The Metropolitan writer-director talks to Co.Create about how struggling to get films made eventually led him to Jane Austen.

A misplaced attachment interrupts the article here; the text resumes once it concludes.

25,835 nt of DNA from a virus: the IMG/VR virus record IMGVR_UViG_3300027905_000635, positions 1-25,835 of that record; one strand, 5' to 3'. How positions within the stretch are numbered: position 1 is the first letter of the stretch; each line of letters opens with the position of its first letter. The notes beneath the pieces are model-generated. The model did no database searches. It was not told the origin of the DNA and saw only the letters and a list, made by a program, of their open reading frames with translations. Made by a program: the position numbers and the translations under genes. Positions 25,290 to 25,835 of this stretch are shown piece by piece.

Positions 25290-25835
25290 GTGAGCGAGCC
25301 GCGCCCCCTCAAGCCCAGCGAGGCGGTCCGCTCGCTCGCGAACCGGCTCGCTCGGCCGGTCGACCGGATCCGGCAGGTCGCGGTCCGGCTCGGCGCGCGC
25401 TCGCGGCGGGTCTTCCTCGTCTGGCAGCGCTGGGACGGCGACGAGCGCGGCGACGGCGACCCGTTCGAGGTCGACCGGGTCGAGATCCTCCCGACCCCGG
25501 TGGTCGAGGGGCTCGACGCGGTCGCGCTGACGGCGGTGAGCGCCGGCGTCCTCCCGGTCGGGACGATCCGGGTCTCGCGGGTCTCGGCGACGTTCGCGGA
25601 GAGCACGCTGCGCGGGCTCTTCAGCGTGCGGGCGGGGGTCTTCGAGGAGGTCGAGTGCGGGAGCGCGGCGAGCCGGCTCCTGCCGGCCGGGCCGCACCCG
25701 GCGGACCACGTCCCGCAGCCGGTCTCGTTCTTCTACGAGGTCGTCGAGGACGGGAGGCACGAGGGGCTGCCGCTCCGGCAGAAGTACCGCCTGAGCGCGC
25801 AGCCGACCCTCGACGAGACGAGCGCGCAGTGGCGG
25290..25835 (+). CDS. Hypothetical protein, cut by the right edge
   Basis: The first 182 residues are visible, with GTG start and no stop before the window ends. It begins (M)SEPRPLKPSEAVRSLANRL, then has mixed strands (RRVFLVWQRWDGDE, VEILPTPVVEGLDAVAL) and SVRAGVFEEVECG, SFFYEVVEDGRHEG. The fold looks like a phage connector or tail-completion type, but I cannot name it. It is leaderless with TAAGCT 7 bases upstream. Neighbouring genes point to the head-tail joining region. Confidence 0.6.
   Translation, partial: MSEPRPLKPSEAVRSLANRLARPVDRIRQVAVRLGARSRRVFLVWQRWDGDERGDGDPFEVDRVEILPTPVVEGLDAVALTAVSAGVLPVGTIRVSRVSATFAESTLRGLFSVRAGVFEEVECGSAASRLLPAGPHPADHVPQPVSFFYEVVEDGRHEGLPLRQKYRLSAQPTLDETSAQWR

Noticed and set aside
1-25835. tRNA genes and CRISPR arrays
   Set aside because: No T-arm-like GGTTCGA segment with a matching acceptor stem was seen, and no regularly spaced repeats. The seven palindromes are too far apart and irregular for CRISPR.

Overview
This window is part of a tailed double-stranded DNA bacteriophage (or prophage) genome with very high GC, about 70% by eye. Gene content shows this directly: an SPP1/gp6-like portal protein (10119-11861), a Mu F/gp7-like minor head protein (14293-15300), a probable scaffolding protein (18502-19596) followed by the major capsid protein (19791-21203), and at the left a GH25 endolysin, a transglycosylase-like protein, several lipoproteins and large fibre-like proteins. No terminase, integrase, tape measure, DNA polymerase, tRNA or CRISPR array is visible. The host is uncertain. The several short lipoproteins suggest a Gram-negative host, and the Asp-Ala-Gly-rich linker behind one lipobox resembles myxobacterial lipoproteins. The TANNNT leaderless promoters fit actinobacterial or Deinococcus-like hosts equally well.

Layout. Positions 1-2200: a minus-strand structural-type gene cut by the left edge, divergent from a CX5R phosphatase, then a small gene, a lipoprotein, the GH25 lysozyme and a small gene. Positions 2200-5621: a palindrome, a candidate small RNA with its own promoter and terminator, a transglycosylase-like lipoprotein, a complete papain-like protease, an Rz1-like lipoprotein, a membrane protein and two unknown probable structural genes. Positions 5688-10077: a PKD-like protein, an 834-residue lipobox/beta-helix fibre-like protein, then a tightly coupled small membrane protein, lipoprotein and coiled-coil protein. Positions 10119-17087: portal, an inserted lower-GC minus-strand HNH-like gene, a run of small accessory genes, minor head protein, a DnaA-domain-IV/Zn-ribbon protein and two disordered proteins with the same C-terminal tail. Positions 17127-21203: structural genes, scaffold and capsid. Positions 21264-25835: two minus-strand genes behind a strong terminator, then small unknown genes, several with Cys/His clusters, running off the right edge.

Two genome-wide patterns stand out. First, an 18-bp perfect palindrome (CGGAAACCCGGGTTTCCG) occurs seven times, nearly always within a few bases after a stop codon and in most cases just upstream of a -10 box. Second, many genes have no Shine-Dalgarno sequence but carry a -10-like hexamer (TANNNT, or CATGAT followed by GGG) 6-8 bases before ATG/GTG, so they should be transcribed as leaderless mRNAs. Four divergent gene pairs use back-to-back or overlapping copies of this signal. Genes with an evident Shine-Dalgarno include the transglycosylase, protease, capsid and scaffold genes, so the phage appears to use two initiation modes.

With the films Metropolitan, Barcelona, and The Last Days of Disco, Whit Stillman immortalized the 1% percent milieu of coming-of-age WASPs in the era of Izod’s and Drakkar Noir. In the process, the writer-director became a required cultural icon for aspiring sophisticates—or, U.H.B.s (urban haute bourgeoisie), as Whitman classified his subjects. His autobiographical films were quotable, quippy satires of a class that is typically treated with cartoonish condescension. Stillman chose to bestow on them traces of dignity, slyly defending their nostalgia for a simpler time when old money and a Seven Sisters degree was the equivalent of dropping out of Harvard to found a startup.